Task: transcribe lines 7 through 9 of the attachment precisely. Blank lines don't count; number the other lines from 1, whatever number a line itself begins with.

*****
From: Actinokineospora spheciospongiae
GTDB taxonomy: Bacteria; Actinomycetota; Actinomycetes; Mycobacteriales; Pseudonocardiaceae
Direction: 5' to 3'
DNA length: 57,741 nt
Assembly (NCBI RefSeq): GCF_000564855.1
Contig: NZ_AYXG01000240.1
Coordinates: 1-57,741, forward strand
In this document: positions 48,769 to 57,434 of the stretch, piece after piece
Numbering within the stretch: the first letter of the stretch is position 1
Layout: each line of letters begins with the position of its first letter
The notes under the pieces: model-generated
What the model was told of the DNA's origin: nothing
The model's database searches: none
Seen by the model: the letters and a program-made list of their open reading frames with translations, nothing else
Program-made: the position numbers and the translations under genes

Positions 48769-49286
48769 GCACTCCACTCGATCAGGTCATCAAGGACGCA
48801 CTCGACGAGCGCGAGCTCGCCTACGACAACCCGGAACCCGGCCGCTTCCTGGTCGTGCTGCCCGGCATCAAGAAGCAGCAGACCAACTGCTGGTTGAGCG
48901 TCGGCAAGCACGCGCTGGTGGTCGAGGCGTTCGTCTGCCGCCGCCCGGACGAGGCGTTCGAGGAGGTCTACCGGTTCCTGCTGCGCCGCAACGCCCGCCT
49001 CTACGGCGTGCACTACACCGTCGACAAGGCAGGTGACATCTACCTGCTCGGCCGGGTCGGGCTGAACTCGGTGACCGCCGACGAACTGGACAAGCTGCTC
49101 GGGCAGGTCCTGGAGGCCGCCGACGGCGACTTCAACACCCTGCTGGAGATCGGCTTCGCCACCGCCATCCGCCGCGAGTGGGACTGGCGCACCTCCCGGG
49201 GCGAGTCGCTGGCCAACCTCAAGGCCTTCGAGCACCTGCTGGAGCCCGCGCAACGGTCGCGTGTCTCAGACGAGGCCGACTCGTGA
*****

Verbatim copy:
Coordinates: 1-57,741, forward strand
In this document: positions 48,769 to 57,434 of the stretch, piece after piece
Numbering within the stretch: the first letter of the stretch is position 1